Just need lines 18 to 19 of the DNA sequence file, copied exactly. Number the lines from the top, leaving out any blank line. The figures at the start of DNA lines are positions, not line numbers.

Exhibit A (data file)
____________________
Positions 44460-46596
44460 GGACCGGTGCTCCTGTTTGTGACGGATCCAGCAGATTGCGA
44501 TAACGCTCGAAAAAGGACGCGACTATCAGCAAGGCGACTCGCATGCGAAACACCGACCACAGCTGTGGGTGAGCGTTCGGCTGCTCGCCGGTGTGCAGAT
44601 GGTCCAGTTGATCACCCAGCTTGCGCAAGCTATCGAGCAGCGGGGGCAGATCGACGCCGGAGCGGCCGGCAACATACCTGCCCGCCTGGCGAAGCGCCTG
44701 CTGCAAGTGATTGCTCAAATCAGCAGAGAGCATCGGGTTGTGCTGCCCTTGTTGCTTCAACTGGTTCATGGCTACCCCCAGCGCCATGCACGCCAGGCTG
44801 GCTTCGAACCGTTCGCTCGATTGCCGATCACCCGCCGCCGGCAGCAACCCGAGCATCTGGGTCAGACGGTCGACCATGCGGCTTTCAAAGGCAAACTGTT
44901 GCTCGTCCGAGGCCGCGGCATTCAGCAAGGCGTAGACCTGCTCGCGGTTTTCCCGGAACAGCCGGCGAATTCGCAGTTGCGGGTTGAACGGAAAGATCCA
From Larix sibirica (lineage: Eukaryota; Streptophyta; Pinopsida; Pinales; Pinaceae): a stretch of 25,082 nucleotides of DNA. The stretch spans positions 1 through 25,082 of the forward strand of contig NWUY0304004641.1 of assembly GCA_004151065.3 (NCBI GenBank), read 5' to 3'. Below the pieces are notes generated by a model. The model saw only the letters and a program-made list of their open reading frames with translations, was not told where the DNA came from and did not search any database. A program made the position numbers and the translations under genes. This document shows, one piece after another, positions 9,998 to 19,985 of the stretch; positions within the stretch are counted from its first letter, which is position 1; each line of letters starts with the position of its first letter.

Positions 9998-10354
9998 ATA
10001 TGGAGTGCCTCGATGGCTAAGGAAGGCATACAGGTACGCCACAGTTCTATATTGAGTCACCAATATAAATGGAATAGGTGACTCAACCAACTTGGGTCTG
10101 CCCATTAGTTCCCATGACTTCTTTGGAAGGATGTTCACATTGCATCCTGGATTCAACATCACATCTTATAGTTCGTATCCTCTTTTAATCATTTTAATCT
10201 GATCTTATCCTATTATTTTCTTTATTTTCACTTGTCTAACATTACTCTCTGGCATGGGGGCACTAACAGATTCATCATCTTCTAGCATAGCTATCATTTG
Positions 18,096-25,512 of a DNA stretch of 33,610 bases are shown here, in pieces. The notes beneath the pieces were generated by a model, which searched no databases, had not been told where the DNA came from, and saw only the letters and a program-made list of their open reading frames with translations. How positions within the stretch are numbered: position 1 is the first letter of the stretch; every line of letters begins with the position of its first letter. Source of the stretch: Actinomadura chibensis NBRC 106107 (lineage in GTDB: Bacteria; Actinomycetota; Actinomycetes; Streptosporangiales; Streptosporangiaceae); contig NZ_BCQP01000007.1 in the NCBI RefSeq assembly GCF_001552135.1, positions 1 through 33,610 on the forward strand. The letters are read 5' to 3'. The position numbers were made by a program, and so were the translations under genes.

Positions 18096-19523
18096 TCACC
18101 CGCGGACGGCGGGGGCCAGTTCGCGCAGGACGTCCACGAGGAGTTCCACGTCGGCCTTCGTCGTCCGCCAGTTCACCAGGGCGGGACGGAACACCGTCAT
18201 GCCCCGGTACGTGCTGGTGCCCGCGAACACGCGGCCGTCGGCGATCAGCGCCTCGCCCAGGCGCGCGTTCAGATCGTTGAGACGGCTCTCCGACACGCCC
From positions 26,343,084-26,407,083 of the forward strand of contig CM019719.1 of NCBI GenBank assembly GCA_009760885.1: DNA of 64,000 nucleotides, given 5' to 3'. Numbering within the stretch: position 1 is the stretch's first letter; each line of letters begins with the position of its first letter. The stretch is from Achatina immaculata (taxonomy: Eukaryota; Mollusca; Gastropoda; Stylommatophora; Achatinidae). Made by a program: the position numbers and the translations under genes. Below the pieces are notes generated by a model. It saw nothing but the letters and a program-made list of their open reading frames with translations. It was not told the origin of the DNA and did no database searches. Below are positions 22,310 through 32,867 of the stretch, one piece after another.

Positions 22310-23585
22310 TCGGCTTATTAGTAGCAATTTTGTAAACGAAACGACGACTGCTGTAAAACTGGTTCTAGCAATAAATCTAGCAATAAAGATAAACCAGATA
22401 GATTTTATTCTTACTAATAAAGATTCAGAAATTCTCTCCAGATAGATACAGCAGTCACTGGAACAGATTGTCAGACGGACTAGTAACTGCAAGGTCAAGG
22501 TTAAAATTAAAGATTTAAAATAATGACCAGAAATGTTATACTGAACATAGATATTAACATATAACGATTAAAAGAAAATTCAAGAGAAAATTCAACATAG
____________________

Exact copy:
18201 GCCCCGGTACGTGCTGGTGCCCGCGAACACGCGGCCGTCGGCGATCAGCGCCTCGCCCAGGCGCGCGTTCAGATCGTTGAGACGGCTCTCCGACACGCCC
From positions 26,343,084-26,407,083 of the forward strand of contig CM019719.1 of NCBI GenBank assembly GCA_009760885.1: DNA of 64,000 nucleotides, given 5' to 3'. Numbering within the stretch: position 1 is the stretch's first letter; each line of letters begins with the position of its first letter. The stretch is from Achatina immaculata (taxonomy: Eukaryota; Mollusca; Gastropoda; Stylommatophora; Achatinidae). Made by a program: the position numbers and the translations under genes. Below the pieces are notes generated by a model. It saw nothing but the letters and a program-made list of their open reading frames with translations. It was not told the origin of the DNA and did no database searches. Below are positions 22,310 through 32,867 of the stretch, one piece after another.